Asked why they are so obsessed with work, such parents might say that they have to earn and save to provide for their family. But since they always live in tension, they are always grouchy and grumpy. Grumbling, they wake up in the morning, and grumbling, they go to bed in the evening. Any tiny little thing can irritate them. They don't have any time for themselves or their children. They believe that if they earn more their children's future will be assured. But no matter how much they earn it is not enough. And some parents who have more than they need do not have time for their children because they spend more time with their friends than with their families.

When children come home from school, they often do whatever they like because there is nobody at home to supervise them. In some cases, parents pick up their children from schools on their way home from work and yet don't have time to listen to them. They like children to be seen but not to be heard. Children are afraid to talk to their parents lest they might anger them for speaking up about their problems. Children's problems may continue to grow, when they have no time to discuss them with their parents. Their peers are not in a position to give them meaningful advice.

Some parents look forward to having their children grow up and leave home as soon as possible, so they can be free to do what they wish to do. Sadly, their children may also look forward to growing up quickly to be free from their parents. In extreme cases, some misguided, impatient children even kill their parents to take possession of their property. Children wishing to achieve their independence as quickly as possible become more selfish. We know the problems. There is no close-loving relationship between parents and children. But what are the solutions?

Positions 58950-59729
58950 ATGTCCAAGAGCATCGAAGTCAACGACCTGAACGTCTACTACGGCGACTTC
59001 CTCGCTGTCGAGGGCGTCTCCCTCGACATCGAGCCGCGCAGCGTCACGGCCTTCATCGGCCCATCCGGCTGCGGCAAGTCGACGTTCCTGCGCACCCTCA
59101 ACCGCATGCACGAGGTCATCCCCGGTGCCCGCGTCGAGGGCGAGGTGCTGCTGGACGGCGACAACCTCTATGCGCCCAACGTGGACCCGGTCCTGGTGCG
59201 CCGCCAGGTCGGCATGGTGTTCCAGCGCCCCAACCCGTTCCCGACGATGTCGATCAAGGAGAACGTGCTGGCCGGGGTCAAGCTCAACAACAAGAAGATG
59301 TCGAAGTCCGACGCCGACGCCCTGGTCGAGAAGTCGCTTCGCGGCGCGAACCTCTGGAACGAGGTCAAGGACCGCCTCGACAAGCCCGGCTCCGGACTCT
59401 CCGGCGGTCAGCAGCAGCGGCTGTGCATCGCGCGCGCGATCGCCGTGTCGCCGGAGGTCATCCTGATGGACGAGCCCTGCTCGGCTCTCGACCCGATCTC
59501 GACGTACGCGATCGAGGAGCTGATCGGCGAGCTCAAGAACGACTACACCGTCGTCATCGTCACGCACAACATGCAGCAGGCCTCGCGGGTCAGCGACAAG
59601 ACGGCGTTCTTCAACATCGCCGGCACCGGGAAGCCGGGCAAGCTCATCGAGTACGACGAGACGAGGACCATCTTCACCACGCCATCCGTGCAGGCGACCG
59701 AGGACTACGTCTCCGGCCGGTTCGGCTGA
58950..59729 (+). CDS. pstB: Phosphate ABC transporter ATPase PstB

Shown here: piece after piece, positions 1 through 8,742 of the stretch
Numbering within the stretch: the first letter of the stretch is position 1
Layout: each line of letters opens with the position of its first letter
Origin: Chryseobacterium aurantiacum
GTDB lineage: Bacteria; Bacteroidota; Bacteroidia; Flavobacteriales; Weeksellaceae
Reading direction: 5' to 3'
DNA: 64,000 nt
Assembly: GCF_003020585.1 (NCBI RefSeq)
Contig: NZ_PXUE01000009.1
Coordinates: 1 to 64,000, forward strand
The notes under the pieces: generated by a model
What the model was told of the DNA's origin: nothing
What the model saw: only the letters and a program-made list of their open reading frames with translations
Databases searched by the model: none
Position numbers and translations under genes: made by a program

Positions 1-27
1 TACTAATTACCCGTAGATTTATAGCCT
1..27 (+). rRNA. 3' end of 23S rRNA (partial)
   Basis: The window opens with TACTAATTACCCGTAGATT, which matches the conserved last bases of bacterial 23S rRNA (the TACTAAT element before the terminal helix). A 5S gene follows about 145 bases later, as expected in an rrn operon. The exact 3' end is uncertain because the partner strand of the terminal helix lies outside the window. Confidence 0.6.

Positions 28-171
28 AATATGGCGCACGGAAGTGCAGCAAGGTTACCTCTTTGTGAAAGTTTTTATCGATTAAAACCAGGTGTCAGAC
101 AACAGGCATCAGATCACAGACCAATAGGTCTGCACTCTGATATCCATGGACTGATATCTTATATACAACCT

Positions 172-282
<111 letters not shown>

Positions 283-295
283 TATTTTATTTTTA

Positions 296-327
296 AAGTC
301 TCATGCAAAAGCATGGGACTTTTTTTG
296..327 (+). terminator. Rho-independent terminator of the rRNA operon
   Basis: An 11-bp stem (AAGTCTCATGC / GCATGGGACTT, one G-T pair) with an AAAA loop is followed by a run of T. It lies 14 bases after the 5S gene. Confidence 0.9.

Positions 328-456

Of course, both parents and children can be independent and still have a good relationship with one another. Relationships between parents and children have been highly valued by the Buddha. To promote these good relationships, the Buddha has advocated numerous measures. If parents fulfil their duties and responsibilities towards children and if children fulfil their responsibility toward parents, more harmonious and peaceful families can result.